Natural law: The notion that events and things in reality can be explained in terms of universal generalizations that refer to invariant aspects in reality.
It seems the idea started in analogy with laws in society: God commanded or Nature was organised such that all things of kind X if in circumstances Y have property Z.
Indeed, as far as language is concerned, and its human use to explain things this way, this makes sense. The problems start when one inquires whether indeed this is true: Are there in reality things X, Y, Z such that it is true that all things of kind X if in circumstances Y have property Z - always, everywhere, without exception? And if this is true for some things, is it necessarily true or does it just happen to be so, always and everywhere? And if such statements of natural law are sometimes necessarily true, in what sense? And if there really are natural laws in any of the above senses, are all things fully describable by some natural laws, or are there exceptions - say chance?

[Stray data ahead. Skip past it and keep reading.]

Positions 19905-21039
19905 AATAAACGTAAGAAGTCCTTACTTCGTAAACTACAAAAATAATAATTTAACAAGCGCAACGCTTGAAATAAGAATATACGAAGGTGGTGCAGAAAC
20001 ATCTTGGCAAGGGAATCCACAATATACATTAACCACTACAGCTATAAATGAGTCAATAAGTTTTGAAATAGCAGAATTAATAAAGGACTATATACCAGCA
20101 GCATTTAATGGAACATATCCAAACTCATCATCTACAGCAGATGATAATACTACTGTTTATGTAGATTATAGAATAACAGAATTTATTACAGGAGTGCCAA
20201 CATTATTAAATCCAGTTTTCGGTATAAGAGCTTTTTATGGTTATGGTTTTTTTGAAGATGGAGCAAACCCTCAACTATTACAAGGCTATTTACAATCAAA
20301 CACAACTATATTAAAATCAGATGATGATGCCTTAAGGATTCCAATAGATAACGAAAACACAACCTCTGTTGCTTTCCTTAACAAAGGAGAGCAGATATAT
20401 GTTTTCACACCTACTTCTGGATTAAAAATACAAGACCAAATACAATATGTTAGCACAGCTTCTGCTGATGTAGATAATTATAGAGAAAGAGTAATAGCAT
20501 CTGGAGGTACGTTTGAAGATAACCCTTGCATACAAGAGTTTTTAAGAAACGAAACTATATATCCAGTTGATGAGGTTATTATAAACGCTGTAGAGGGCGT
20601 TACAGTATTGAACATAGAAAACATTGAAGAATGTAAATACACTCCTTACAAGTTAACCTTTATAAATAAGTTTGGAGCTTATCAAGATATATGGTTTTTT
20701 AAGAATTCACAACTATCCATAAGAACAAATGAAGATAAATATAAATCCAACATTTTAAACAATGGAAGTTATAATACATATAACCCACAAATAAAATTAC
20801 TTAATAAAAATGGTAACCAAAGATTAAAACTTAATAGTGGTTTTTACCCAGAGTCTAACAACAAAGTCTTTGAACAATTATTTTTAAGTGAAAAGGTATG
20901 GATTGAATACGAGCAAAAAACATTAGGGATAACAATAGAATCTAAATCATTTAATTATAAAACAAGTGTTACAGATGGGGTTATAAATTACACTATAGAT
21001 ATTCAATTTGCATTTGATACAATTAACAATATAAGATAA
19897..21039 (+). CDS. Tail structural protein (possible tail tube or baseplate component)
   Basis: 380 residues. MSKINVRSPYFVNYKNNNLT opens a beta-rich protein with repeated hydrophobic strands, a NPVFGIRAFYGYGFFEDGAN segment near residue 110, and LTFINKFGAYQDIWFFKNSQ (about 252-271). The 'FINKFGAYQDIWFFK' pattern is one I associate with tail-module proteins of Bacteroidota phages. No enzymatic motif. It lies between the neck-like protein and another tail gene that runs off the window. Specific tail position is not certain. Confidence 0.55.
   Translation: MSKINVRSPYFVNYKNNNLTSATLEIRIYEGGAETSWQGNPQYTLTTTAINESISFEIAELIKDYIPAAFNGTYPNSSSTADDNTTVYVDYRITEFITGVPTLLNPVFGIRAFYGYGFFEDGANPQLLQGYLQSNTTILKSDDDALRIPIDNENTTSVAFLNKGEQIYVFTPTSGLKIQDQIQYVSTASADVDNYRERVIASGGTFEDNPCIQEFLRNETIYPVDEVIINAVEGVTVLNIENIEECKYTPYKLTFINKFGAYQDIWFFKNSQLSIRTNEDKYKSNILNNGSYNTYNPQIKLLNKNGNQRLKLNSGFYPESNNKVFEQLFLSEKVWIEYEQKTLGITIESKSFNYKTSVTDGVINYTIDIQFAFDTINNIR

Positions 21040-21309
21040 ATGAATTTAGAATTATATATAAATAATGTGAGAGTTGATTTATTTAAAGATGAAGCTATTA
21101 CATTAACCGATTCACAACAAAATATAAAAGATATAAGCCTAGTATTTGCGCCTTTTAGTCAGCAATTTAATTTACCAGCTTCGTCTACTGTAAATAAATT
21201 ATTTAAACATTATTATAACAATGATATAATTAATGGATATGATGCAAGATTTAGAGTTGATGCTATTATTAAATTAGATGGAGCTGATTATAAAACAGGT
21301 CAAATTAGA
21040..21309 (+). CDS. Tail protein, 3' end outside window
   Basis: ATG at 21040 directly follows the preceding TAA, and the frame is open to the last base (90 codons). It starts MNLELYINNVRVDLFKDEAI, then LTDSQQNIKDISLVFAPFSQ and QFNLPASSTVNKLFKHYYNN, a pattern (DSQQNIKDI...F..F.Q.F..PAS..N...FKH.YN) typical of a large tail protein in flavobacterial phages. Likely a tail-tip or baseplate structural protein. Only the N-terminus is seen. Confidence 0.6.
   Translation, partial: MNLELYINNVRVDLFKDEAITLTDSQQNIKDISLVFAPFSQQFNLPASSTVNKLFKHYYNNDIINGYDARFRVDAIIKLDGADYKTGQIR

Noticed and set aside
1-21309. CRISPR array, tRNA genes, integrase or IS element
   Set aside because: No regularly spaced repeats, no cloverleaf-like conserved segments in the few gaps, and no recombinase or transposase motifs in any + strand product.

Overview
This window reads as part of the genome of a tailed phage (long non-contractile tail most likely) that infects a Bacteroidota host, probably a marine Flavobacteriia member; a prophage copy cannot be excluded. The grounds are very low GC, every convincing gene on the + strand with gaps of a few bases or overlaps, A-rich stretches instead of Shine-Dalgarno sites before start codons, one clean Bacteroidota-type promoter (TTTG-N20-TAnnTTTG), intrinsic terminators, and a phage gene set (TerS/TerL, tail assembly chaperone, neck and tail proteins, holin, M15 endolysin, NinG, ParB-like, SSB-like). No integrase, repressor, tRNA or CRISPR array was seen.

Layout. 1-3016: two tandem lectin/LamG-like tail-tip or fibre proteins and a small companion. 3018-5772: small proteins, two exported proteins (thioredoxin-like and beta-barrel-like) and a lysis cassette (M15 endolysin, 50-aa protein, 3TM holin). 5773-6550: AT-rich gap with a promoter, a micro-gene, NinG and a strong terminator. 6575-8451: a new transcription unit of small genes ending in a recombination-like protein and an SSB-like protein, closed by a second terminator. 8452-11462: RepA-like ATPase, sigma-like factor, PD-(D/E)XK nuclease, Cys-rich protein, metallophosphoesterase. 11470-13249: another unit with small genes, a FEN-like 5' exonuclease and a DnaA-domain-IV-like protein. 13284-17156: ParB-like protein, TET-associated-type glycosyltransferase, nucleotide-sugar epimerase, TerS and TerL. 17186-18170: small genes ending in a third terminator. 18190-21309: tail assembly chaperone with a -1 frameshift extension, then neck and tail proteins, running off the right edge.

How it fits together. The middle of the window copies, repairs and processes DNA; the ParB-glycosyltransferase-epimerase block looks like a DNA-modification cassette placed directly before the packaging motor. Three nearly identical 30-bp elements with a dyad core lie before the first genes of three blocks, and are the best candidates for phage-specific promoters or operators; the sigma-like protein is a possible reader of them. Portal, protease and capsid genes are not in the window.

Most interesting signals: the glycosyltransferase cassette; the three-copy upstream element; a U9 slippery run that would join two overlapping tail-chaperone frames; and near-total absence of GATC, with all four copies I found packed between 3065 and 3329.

A further complication arises with quantum mechanics, that assumes that there are certain natural processes that produce chance events, that cannot be predicted with certainty. Linguistically this requires only a small change: Are there in reality things X, Y, Z such that it is true that all things of kind X if in circumstances Y probably have property Z - but then the same questions may be posed as before. And further questions arise about probability and how to establish it, which indeed also apply apart from chance events, namely in case of ordinary statistics.
In any case, and whatever the answers, science is based on the notion that there are natural laws of some kind, and that they are true because some features of reality are invariant.